It was not for nothing that Tax Administration Reforms Commission (TARC) headed by Parthasarathi Shome had said in May 2014 that India has “by far the highest number of disputes between the tax administration and taxpayers with the lowest proportion of recovery of tax while arrears in dispute resolution are pending for the longest time periods”.
The first time this issue of `tax revenue raised but not realised’ figured in a budget speech was in July 2014, when the late Arun Jaitley acknowledged the problem and announced various measures to reduce litigation. These included allowing resident taxpayers to obtain advance rulings on their income tax liability above a certain threshold, making changes in the transfer pricing regulations, setting up more benches for the Authority on Advance Rulings and enlarging the scope of the Income Tax Settlement Commission. Finance Minister Nirmala Sitharaman has, in response to criticism about over zealous tax officials, spelt out steps to curtail harassment, including faceless assessments and mandatory use of a documentation identification number (DIN) for any correspondence between tax bureaucracy and assessees.
If, in spite of all this, uncollected taxes (direct and indirect) under dispute stand at Rs 1,242,786 crore, then one can well imagine what will happen if unrealistic targets are handed out to tax officials. In fact, the TARC had pointed out that the strategy of targets being set for officials regardless of the economic context be reviewed and that assessing officers should be trained to conduct assessments in a way that the fact finding is conclusive and final.
One ray of hope comes from the Legacy Dispute Resolution scheme that was launched in September, which allows taxpayers to pay outstanding dues without interest and penalty up to 31 December. Under this, applications relating to disputed amount of around Rs 27,000 crore has been received. At a press conference on 13 December, Pandey also said that 13,000 appeals against the tax department have been withdrawn from various courts. The real clincher, however, will be the withdrawal of appeals by the tax department against orders by courts or appellate authorities that go against it.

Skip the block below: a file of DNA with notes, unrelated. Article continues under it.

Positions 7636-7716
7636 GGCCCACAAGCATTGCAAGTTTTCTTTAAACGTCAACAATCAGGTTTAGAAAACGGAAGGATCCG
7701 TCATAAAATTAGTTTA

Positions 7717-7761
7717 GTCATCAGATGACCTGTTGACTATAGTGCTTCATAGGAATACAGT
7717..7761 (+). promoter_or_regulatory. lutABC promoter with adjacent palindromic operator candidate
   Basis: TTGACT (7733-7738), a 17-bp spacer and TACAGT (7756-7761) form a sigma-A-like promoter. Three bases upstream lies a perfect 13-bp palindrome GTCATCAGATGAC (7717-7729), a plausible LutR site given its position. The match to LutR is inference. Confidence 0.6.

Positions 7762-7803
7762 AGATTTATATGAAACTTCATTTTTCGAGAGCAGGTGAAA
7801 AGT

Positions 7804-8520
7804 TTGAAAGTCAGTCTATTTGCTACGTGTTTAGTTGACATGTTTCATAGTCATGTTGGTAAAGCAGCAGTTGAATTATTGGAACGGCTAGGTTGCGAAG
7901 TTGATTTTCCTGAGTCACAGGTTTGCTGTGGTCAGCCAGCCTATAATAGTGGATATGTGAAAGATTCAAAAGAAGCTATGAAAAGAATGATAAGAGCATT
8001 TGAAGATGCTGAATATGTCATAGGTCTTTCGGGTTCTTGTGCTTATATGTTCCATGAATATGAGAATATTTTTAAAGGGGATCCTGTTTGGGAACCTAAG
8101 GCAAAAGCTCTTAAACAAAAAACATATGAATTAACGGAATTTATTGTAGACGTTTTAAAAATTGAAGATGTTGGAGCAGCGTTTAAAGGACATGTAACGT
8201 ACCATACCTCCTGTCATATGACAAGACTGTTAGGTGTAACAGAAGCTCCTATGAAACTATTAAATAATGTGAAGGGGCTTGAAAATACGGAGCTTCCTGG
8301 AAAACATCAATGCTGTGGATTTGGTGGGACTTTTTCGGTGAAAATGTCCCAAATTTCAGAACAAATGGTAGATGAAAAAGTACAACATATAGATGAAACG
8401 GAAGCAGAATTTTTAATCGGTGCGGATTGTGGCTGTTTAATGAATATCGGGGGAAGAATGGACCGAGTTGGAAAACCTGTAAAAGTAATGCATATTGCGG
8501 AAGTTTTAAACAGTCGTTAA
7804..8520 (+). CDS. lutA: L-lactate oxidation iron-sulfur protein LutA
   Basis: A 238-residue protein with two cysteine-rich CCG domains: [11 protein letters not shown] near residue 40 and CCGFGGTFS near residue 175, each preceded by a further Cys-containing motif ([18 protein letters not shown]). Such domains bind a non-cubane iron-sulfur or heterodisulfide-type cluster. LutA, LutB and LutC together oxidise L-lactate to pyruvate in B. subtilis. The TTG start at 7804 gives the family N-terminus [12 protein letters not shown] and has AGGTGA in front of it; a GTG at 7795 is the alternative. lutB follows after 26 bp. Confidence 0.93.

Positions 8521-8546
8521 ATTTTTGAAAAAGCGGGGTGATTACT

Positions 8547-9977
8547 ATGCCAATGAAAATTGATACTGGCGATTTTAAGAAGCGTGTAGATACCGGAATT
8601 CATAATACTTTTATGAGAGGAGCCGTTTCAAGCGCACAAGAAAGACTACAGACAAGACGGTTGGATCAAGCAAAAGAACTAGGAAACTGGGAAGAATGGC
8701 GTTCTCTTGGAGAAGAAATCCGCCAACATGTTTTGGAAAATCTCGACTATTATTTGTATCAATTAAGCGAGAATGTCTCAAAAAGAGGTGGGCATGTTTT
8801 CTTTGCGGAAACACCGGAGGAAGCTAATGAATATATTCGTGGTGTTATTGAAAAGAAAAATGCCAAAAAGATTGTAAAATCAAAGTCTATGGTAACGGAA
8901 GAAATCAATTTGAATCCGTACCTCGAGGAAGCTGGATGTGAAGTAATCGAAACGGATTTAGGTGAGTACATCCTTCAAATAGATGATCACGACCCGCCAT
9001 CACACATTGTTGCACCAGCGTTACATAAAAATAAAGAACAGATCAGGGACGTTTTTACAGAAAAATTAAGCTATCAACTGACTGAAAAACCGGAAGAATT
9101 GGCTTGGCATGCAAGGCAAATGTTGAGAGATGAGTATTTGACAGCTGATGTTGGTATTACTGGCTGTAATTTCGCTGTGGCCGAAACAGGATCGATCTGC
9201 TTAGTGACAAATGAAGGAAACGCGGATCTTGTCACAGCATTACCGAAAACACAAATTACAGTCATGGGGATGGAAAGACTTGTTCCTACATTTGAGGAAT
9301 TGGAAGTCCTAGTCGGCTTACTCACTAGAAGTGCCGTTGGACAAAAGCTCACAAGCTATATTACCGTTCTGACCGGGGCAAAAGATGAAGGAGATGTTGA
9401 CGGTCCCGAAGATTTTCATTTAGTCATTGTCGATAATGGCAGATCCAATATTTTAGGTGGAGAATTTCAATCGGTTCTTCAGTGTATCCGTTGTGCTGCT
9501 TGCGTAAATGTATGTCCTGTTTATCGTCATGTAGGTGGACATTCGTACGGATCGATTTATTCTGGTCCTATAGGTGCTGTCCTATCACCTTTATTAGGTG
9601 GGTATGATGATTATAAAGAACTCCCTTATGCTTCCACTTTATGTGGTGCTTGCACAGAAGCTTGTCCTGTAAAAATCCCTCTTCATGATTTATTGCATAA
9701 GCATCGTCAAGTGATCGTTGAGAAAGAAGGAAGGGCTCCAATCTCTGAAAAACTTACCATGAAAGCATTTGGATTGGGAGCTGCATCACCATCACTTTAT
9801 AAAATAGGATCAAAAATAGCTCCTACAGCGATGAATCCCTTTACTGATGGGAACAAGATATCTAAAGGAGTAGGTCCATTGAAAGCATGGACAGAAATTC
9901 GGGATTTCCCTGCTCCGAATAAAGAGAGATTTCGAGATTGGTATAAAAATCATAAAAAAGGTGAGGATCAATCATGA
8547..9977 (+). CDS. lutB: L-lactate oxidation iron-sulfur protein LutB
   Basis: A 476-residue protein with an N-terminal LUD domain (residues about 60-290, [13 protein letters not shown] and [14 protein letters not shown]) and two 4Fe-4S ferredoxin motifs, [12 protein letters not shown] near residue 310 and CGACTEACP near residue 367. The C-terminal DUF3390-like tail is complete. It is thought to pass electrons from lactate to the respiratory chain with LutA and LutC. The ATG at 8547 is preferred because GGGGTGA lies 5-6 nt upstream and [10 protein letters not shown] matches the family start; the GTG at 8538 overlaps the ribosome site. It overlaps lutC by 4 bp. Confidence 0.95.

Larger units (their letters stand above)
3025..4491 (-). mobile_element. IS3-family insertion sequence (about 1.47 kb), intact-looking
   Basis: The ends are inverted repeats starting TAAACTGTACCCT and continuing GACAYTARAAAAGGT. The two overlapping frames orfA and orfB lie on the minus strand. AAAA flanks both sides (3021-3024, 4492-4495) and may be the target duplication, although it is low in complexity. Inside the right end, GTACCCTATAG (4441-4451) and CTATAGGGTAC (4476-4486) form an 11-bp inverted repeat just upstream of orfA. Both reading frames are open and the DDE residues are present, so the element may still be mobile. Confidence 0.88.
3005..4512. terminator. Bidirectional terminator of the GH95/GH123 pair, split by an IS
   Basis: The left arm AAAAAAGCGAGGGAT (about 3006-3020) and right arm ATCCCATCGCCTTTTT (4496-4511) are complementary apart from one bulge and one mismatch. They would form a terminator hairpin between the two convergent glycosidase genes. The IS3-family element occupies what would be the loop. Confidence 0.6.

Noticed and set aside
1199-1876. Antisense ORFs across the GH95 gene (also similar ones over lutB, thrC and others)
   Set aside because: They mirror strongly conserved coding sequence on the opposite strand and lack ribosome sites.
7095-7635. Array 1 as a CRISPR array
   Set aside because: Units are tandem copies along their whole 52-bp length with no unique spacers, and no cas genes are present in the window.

This is not to argue that there is all prodding of tax officials will have negative consequences ant that there is no lethargy on their part. Indeed, amounts not under dispute may account for only 18 per cent of uncollected direct taxes, but they still amount to Rs 219,173 crore, which is not exactly peanuts.
In its response to the Standing Committee, the finance ministry detailed various procedures to ensure plug this. It might be better to focus on this. Another sensible proposal is the move for sharing of data between direct tax authorities and GST authorities. This can help check tax evasion in a relatively non-intrusive way and will spare honest taxpayers.
Total uncollected taxes (disputed and undisputed) stand at Rs 1,490,768 crore. The government would do well on working to bring part of this into its coffers, instead of putting undue pressure on tax officials, which may only result in seeing these numbers go up next year.
(The writer is a senior journalist and author. She tweets at @soorpanakha)